Some of Telgemeier's ghosts might have spoken Spanish, but it is far more likely that their first language was an Indigenous one. Did they joyfully want to be spoken to in Spanish, the language of their oppressors? Given the history, I think it is unlikely that these ghosts would be smiling as Telgemeier shows:

And I wonder, too, about those cemeteries. There are a lot of accounts that report that Native peoples were buried in mass, unmarked graves, elsewhere.

One might defend Telgemeier by saying that her ghosts are of the Spanish priests and maybe soldiers, and, maybe Native peoples who had been successfully Christianized, but the overwhelming evidence of the history is what I think should hold sway when we look at the missions, and when we give children stories about them.

I strongly urge people to read Deborah Mirandah's Bad Indians. Look, especially, at her chapter, The End of the World: Missionization. There, she presents an accurate version of what children across California are asked to do: a mission study. But Deborah's doesn't soft pedal or whitewash what happened. She describes items, like a cudgel (p. 15):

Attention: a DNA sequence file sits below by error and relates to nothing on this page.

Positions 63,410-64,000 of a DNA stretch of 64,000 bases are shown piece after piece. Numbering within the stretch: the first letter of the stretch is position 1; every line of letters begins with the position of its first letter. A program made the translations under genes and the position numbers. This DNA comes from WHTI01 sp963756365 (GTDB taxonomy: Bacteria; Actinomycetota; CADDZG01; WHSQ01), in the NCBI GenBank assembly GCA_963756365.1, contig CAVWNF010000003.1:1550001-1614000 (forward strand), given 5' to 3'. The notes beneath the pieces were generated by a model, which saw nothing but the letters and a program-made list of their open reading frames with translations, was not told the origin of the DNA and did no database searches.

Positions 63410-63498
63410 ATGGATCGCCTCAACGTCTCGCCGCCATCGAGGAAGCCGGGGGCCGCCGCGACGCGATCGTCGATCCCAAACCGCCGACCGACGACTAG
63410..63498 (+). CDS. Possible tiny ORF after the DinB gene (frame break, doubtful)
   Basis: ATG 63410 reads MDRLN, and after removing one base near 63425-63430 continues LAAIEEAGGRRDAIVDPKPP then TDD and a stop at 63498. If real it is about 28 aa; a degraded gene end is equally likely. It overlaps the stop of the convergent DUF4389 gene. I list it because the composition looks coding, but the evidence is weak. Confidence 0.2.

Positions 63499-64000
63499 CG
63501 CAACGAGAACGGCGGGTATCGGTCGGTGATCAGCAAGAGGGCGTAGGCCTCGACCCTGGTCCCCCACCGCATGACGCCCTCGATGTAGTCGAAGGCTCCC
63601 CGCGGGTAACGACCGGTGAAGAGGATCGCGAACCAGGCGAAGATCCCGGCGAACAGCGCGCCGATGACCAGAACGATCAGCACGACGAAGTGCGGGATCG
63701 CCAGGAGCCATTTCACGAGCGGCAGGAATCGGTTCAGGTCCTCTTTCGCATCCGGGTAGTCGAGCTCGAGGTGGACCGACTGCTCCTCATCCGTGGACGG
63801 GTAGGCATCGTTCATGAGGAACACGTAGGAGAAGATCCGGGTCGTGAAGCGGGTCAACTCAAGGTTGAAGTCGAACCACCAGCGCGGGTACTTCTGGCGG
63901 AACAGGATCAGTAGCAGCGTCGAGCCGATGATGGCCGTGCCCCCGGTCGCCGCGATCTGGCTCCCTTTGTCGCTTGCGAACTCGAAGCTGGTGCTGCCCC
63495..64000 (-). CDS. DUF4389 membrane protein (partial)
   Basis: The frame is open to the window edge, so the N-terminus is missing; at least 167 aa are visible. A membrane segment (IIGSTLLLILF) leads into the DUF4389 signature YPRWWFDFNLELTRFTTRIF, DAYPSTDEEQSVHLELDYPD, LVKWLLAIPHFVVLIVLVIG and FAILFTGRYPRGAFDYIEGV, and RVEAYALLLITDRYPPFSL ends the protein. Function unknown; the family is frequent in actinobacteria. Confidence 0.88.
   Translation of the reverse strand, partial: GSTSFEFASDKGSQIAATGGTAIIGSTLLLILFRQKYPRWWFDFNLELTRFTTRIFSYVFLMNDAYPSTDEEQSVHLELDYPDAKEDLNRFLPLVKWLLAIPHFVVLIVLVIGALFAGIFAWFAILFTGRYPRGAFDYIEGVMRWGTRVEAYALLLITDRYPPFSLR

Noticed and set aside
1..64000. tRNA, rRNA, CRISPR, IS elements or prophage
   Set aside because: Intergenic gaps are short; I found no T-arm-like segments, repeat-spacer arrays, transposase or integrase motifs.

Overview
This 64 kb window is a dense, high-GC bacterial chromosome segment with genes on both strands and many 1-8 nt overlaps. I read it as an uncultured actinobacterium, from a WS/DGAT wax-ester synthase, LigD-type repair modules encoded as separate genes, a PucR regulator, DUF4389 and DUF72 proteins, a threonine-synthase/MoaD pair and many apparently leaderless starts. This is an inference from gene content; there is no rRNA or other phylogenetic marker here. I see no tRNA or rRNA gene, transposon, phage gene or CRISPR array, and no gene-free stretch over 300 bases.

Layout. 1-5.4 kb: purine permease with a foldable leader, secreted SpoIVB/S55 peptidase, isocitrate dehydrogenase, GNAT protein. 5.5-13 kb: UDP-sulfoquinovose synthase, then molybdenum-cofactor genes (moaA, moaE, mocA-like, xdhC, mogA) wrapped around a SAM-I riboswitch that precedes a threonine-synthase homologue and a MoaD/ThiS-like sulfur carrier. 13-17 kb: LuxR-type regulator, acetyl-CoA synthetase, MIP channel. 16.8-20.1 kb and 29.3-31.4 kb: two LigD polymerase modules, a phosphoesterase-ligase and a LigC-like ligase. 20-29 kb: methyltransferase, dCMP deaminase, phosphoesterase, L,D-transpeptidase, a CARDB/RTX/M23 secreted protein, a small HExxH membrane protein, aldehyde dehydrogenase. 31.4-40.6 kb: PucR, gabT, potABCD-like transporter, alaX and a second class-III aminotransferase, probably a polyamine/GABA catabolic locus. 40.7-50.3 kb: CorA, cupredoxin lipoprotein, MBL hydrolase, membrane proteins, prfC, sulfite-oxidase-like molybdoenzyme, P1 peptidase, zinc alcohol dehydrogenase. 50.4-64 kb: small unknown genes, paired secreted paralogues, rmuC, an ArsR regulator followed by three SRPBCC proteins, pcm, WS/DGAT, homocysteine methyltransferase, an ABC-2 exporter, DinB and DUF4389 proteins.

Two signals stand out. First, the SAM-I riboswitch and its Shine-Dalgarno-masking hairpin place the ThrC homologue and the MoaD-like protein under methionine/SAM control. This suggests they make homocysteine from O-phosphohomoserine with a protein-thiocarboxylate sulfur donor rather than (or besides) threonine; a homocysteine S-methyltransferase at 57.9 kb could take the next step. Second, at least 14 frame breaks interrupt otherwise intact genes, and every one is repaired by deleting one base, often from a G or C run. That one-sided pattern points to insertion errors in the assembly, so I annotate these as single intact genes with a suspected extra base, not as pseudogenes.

Wooden club used to strike quickly; alcaldes, soldiers, and sometimes padres carried these with them for spontaneous corrections throughout their day. The alcaldes used these during services in church to remind the Indians to be quiet, to pay attention, and to stay awake. A longer cudgel or cane was useful during Mass because the alcalde could reach far into a crowd without having to move very much.
Look, too, at A Cross of Thorns: The Enslavement of California's Indians by the Spanish Missions by Elias Castillo. He writes about treatment of Native people who tried to escape the missions. When caught, the friars at Mission San Francisco burned crosses into the faces of men, women, and children.